Living soils are simply the portion of the soil that is composed of living microorganisms. To be truly healthy soil must contain a variety of microorganisms. So, healthy soils means far more than just the absence of disease. Healthy soil means that soil contains all of the necessary microorganisms to create a balanced micro food web for the plants. While plants vary in their need for different microorganisms, the constant factor is the need for a vibrant mix of soil microbiology to have healthy, living soils.
There are three main types of soil microorganisms that will be discussed in this article; bacteria, fungi, protozoa.
Bacteria are prokaryotic, single celled microorganisms. Bacteria, through their ability to produce a wide variety of enzymes, are vital for recycling nutrients in the soil. Bacteria produce so many enzymes that they are sometimes thought of as enzyme factories. There are thousands of species of bacteria and they are among the oldest organisms on earth. Ecologically, many bacteria are classified as decomposers. That is organisms that “feed” on dead organisms and recycle their nutrients. Additionally, bacteria bind several compounds to the soil, including nitrogen, so that they will not leach out of the soil.
Fungi are a form of microorganism that creates several benefits to living soils. Fungi tend to hold soil together and thus improve soil structure. Beneficial soil fungi consume some of the harder to digest materials such as the cellulose found in leaves and tree trunks. Fungi can have a symbiotic, mutually beneficial, relationship with plants. This mycorrhizal relationship allows some beneficial fungi to transfer vital nutrients directly to the plant roots. It is important to note that while many soil fungi are beneficial, there are also disease causing, pathogenic, fungi as well.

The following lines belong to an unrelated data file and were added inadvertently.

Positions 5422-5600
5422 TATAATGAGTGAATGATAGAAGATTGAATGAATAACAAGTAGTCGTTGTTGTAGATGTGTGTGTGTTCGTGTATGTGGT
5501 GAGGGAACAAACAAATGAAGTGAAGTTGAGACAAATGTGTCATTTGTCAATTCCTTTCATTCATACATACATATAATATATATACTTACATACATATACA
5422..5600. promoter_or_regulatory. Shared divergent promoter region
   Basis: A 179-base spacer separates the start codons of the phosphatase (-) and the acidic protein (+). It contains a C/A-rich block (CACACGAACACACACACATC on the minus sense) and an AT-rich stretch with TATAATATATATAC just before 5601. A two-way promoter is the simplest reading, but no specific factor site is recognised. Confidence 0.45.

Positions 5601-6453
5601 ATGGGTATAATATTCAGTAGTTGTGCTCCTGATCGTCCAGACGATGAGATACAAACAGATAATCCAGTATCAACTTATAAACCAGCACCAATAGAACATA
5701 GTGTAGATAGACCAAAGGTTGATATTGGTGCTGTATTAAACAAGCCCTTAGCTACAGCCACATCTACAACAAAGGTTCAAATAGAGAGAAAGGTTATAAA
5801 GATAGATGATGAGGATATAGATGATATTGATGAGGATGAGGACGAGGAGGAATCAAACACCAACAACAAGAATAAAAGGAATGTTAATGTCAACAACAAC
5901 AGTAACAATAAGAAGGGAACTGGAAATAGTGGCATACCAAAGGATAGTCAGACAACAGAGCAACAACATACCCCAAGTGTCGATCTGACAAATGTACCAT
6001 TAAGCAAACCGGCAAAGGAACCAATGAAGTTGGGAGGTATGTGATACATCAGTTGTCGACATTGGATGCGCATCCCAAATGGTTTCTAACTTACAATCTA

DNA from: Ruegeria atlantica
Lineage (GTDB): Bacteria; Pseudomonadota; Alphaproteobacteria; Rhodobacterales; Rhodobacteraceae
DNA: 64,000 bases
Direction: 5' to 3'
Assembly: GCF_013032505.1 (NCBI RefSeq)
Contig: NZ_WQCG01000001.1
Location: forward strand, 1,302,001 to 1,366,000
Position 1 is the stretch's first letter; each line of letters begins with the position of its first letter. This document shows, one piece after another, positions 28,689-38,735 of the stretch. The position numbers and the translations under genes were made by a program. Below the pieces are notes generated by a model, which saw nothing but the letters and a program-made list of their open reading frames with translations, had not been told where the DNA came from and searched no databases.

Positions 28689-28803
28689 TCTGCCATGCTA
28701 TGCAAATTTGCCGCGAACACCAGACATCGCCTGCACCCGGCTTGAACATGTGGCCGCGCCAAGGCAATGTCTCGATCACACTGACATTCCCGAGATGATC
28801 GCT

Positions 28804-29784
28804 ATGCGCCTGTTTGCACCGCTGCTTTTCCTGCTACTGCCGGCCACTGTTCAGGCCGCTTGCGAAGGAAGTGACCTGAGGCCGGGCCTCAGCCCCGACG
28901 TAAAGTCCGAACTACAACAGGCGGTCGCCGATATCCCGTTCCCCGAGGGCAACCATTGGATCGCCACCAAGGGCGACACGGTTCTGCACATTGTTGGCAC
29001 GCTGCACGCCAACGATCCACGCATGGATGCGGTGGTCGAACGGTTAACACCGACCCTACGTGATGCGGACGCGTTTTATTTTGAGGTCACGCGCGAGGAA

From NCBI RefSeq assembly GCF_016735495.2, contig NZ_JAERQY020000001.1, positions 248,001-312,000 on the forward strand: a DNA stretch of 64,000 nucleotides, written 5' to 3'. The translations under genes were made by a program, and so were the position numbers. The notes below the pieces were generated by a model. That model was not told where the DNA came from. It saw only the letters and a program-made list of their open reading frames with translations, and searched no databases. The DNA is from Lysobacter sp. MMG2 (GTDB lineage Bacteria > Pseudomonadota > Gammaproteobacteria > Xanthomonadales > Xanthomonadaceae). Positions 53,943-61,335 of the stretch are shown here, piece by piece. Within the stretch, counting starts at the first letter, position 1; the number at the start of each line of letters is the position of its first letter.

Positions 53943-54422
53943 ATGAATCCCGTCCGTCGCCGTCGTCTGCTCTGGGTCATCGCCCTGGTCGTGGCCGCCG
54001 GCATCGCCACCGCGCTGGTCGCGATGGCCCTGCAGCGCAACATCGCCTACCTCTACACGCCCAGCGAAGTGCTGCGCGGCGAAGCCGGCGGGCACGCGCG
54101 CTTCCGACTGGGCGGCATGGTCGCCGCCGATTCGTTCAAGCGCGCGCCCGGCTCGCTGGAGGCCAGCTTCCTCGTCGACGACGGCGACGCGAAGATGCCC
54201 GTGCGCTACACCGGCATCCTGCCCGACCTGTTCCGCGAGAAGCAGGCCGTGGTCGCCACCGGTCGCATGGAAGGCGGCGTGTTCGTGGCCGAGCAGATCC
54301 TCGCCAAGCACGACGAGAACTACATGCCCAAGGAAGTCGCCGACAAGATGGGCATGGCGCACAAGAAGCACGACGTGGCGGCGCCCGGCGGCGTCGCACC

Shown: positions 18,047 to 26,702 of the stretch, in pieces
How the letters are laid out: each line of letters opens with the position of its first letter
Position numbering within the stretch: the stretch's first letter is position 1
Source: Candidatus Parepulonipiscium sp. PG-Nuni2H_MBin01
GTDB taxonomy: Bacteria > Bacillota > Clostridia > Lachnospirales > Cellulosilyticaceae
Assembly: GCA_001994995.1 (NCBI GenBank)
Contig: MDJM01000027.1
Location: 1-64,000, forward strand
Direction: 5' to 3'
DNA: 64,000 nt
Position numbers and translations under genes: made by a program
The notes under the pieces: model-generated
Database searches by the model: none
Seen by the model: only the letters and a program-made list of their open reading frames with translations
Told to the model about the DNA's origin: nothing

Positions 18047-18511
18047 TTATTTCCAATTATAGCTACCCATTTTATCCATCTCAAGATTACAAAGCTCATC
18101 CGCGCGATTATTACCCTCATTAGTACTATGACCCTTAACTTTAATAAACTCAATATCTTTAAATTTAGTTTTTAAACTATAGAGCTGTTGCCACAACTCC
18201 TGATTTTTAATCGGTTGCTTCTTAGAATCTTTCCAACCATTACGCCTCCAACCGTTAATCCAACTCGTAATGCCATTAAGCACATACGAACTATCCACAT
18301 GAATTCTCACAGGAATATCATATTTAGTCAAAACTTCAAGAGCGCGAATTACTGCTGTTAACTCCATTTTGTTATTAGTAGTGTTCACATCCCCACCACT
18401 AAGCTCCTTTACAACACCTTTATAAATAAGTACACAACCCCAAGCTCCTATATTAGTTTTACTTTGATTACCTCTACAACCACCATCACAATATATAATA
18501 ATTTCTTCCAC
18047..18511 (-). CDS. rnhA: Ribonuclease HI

Protozoa include a number of microorganisms many of which consume soil bacteria. As a part of the soil micro food web, protozoa consume bacteria releasing the excess nutrients in a soluble form. It is this soluble form of the nutrients that is utilized by the plant roots. All the organisms we’ve discussed, bacteria, fungi, and protozoa, also help build micro air passages that allow air, water, and nutrients to move through the soil to the roots.
Bill Baugh is a product manager for Custom Biologicals, Inc. a manufacturer and distributor of innovative microbial products. You can visit their website at Living-Soils.com and he can be contacted at 561.797.3008 or Bill@Custombio.biz.